Above all, Mr. Stokes had tapped into feelings shared by black students elsewhere: that they’re often misunderstood, marginalized, isolated. When few people in a lecture hall look like you, it can make you wonder if you really belong. "Every black student in class," he says in the video, "feels like Rosa Parks on the bus."
Mr. Stokes had first tasted racial tension at 14. The son of a black father and a Chinese mother, he grew up in El Sobrante, Calif., among friends who were Asian-American, black, Filipino, and Mexican. One day a girl from another high school invited him to her homecoming dance. Cool, he thought.
On the big night, he wore a Yankees cap, T-shirt, and Nike basketball shoes. As soon as he got to the school, he felt uncomfortable. Nobody was dressed like him, and just about everyone was white. For the first time in his life, he thought about how his skin was darker than others’. "People stared at me like crazy," he says. "Whatever I did, I had eyes on me." Standing on the crowded dance floor, he felt alone.
Mr. Stokes didn’t anticipate experiencing similar unease at the university. He arrived in 2011 with high hopes and the UCLA sweatshirt he had purchased minutes after receiving his acceptance. He visited the student health-and-wellness center, named after his cousin Arthur Ashe
, a 1966 UCLA graduate and the first black male American tennis player to win the U.S. Open and Wimbledon tournaments. Looking at the building made Mr. Stokes proud.
But early on, something seemed amiss. "It was like I was at that dance all over again," he says.
In his first week, Mr. Stokes went to a fraternity party with a group of students, most of them white. When Mr. Stokes, the last in line, tried to enter, two fraternity brothers at the door blocked his path, told him he couldn’t come in. As he called a friend who was inside, he watched several other men stroll right through.
As he remembers it, he got in only after his friend, who was white, came outside and vouched for him. At the party, he saw people getting free drinks; when he ordered one, he was asked for $5. He stood in a corner for a while before leaving, eating alone, and returning to his room to sleep.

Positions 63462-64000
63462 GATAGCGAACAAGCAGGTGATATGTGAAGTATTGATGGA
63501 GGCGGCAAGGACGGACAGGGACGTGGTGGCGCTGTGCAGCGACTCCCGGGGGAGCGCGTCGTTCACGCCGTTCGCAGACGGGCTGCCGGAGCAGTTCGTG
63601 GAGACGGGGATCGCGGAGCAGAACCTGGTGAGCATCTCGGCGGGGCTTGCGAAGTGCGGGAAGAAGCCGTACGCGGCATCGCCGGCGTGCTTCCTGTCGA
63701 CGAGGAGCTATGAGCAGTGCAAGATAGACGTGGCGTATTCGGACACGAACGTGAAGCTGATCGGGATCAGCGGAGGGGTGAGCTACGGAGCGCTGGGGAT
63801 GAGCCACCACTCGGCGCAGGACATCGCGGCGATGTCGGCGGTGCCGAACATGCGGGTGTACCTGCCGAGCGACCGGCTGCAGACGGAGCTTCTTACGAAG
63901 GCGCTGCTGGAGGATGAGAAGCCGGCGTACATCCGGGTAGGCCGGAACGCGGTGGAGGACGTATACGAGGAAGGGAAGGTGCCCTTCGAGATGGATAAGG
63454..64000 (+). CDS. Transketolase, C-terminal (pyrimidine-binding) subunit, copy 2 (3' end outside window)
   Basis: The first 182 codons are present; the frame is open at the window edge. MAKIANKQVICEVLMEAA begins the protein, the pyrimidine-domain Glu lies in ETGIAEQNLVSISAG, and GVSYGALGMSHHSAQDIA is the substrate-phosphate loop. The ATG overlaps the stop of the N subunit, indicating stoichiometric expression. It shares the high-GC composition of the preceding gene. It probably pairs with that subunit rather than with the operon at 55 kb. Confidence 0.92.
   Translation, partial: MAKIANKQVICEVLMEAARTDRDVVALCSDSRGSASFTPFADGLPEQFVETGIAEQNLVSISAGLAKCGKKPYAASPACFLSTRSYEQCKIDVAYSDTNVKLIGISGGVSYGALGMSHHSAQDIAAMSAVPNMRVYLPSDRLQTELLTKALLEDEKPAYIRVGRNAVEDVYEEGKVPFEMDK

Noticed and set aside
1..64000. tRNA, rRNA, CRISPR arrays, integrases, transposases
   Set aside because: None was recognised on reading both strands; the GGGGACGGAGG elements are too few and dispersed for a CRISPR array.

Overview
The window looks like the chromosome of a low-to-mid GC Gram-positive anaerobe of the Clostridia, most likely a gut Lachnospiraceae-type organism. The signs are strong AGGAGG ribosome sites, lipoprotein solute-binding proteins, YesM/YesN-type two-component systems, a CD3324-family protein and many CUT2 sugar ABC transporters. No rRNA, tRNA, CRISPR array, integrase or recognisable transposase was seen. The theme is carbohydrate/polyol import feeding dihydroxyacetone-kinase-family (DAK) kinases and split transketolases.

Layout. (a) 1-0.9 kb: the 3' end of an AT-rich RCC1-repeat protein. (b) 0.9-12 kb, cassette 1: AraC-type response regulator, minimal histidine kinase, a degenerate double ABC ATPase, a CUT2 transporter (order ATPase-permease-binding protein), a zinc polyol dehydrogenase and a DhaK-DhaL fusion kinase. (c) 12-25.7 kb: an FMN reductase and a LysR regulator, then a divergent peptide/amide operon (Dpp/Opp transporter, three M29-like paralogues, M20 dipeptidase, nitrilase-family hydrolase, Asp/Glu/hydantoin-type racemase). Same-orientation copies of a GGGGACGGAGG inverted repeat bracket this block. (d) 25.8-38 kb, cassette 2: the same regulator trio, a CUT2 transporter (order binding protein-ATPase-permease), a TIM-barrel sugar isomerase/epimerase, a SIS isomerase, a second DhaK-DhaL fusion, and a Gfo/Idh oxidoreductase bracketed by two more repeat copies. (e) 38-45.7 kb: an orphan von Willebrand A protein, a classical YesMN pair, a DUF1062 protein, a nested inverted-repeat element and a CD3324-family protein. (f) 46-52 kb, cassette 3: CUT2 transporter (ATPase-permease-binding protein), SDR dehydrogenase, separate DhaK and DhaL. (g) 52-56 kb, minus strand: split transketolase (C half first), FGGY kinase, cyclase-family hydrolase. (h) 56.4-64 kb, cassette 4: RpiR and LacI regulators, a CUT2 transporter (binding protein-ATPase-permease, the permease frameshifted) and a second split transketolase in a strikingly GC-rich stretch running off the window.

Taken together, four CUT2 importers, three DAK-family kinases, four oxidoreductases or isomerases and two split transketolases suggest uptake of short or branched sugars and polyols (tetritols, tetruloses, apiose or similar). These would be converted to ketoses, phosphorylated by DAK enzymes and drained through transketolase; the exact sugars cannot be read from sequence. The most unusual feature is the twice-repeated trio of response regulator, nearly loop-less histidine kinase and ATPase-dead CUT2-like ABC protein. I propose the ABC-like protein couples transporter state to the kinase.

As the months passed, Mr. Stokes made hardly any friends in his dorm, where he was one of two black students on a floor of 180. Few of them seemed interested in talking to him, and he said little to them. After an argument, one of his roommates said, "Everyone on the floor hates you."
That spring quarter, Mr. Stokes called his mother and told her he was going to drop out, move home, and enroll at a community college. Later that day, just outside of his statistics class, a young man approached him. "Hey," he said, "I think I’ve seen you around the dorm." His name was Guillermo Escalante, and he wanted to know if Mr. Stokes was interested in playing intramural football or basketball. Yes, he was.
After that exchange, which Mr. Stokes calls one of the most important moments of his life, he found companions, guys he could understand. They were a mixed group — black, white, Korean, Thai — who enjoyed playing sports together.
In his sophomore year, a friend introduced Mr. Stokes to the Black Male Institute, a campus program meant to improve the educational experiences of young men on the campus. Members of the close-knit group, which met on Wednesday afternoons, discussed the frustrations they shared, the sting of stereotypes, like constantly being asked, "Are you an athlete?"
Participants conduct research on issues affecting black males in higher education. Mr. Stokes and others dug up enrollment statistics. Disturbed by much of what he found, he wanted to share it with others.
Numbers, he knew, say only so much. So Mr. Stokes turned to poetry.
His video affirmed the power of words — and of the technology that can carry them far and wide. Within days, "The Black Bruins" had racked up 100,000 views on YouTube. Mr. Stokes got a slew of interview requests, from BET, CNN, and several newspapers. "We’re outside," one caller told him, and he looked out his window to see a television truck.